(probably now called 'anatomical recovery engineer').


                                                                                                                   
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Camellia Wingnut
Snr. Officer
****
United States Minor Outlying Islands United States Minor Outlying Islands


Take my camel, dear. . . .


« Reply #69 on: April 26, 2014, 09:22:28 pm »

My Dear Sir,
If only one were sure that this job no longer existed! One drawback, if you are tempted; consider what happens when your employment is "terminated." You would be "let go" from a scaffold. . . .
C.W.
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Maets
Immortal
**
United States United States

Gravatar

Airship Builder


WWW
« Reply #70 on: April 28, 2014, 02:30:35 am »

Americas Most Common and Least Common Jobs

http://247wallst.com/special-report/2014/04/24/americas-most-and-least-common-jobs/2/
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Arabella Periscope
Zeppelin Captain
*****
United States United States


Edwardian summer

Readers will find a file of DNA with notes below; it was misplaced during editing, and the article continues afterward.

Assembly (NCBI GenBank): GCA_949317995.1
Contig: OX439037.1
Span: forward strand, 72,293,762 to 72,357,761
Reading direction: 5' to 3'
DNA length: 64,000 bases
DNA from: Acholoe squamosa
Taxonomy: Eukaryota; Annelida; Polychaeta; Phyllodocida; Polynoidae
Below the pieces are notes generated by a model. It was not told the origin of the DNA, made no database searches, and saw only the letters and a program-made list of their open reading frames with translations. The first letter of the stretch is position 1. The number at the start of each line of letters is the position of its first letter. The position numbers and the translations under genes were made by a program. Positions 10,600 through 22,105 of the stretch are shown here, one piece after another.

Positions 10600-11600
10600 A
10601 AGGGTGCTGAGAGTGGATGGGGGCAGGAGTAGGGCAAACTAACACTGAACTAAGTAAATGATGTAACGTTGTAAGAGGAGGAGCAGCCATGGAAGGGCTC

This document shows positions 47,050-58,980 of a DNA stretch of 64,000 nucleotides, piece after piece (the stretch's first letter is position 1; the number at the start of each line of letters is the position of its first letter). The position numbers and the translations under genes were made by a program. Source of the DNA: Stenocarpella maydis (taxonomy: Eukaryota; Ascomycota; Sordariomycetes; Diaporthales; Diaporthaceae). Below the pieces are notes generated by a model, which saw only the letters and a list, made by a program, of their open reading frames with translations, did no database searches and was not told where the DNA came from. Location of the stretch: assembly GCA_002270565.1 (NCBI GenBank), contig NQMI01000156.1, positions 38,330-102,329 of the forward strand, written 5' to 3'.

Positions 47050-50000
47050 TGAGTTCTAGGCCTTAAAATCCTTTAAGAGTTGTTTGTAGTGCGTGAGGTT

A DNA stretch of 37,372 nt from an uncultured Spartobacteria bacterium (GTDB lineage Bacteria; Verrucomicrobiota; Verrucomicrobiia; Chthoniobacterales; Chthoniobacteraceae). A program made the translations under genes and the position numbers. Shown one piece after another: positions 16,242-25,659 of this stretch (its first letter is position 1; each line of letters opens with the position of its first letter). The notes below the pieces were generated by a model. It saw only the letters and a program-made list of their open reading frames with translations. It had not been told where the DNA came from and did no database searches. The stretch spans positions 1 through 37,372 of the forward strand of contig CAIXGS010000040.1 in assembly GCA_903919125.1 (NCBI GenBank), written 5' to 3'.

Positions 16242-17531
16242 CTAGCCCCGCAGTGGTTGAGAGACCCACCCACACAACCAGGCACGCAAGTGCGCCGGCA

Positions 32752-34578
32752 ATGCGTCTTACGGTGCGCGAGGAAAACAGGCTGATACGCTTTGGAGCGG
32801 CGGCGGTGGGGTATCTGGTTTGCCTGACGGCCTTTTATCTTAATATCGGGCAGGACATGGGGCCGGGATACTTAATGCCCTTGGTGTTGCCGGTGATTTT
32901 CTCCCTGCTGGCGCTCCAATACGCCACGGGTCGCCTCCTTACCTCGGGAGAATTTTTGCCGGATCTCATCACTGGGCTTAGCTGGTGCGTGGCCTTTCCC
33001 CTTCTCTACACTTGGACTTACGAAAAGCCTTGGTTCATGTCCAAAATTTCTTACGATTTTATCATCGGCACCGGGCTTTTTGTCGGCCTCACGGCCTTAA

« Reply #71 on: April 28, 2014, 08:30:10 am »

There is a clock-winder at Windsor Castle who winds the 400 clocks and then starts again at the first clock.
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George Salt
Zeppelin Captain
*****
United Kingdom United Kingdom



« Reply #72 on: April 28, 2014, 12:35:27 pm »

There are a number of office roles/titles that the nineteenth and twenty-first century office would both recognise by name, but perhaps not by function..

- The Victorian secretary is today's executive assistant.
- The Victorian computer was a man that is today replaced by a machine.
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Rory B Esq BSc
Snr. Officer
****
United Kingdom United Kingdom


« Reply #73 on: April 29, 2014, 07:37:18 pm »

One you won't see now in 'situations vacant' is 'General Skivvy', although many employers seem to desire them.
Others include 'Scullery maid', 'slave' (plantation or household), fishwife and so on, Now they're called other things to make them sound more attractive.
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Madasasteamfish
A clanger waiting to be dropped......
Moderator
Rogue Ætherlord
*
United Kingdom United Kingdom


09madasafish
« Reply #74 on: April 29, 2014, 08:32:56 pm »

One you won't see now in 'situations vacant' is 'General Skivvy', although many employers seem to desire them.
Others include 'Scullery maid', 'slave' (plantation or household), fishwife and so on, Now they're called other things to make them sound more attractive.

A 'slave' is these days in the professional world called "an intern" (although it comes minus the food and accommodation.
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I made a note in my diary on the way over here. Simply says; "Bugger!"

"DON'T THINK OF IT AS DYING, JUST THINK OF IT AS LEAVING EARLY TO AVOID THE RUSH."